Recall that at a local conference in early February 2008, it was Minister Mentor Lee Kuan Yew, no less, who labelled Obama as a “flash in the pan”. He continued to exhibit public disdain and lack of enthusiasm for the Democratic candidate, right until the moment when the financial crisis hit corporate America in September 2008. The daughter-in-law had invested heavily in Bank Of America shares.
In stark contrast, Lee spoke effusively about John McCain in laudatory terms, lavishing public praise on the senator’s record and experience in government, all but endorsing him as Singapore’s choice for President of the United States. Even the Straits Times got in on the act, hosting a joint commentary authored by John McCain and fellow senator Joe Lieberman on the subject of the US’ commitment to Asia on the opening day of the 2008 Shangri-La dialogue, an annual gathering of defence ministers held in Singapore.
Today, even as the score card showed the electoral votes for the Democrats clear the 270 halfway mark, the ChannelNewsAsia team was still rooting for Obama's opponent. And, while Obama was delivering his powerful thank you speech, the CNA newsfeed scrolled that the US dollar tumbled against the Euro at the news of the historic re-election.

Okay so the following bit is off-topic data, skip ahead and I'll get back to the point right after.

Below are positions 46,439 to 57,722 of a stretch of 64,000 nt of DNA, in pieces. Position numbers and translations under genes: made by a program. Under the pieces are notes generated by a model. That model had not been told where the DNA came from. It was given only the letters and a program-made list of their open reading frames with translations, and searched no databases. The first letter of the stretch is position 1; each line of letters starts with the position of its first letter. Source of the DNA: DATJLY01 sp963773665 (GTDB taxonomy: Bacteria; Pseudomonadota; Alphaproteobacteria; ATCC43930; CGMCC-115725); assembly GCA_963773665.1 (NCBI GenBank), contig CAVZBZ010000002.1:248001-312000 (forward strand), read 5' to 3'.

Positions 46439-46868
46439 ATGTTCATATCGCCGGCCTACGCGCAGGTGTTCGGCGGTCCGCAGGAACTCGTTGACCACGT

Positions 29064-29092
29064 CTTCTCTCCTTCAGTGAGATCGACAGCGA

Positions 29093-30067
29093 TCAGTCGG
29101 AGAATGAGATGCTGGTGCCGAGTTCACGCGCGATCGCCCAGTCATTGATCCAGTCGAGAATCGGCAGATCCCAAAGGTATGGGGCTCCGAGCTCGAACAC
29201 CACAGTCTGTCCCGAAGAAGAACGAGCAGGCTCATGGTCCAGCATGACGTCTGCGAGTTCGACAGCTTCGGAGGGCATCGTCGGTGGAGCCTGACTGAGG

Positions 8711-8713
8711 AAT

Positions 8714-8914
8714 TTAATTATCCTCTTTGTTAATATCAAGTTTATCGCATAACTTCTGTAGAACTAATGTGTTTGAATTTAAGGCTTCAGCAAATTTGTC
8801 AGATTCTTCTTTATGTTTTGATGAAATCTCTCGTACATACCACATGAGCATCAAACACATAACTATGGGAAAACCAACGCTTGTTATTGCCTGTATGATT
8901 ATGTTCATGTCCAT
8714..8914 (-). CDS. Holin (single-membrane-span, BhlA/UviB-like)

All probably because one man claimed, and probably still claims to his dying day, Singapore is not ready for an Indian prime minister.
You bet Obama scares him. Especially when the man said what makes USA great is that the country welcomes dissenting views and voices. This is a guy who says it doesn't matter who you are, where you come from, or what you look like, or where you loved. It doesn't matter if you are black or white, or hispanic or asian, or native american, or young or old, rich or poor, able or disabled, gay or straight..... we are greater than the sum of our individual ambitions. But of course, Obama doesn't have to contend with a Group Representation Constituency (GRC) system that was implemented because of one man's belief that votes are cast along racial lines.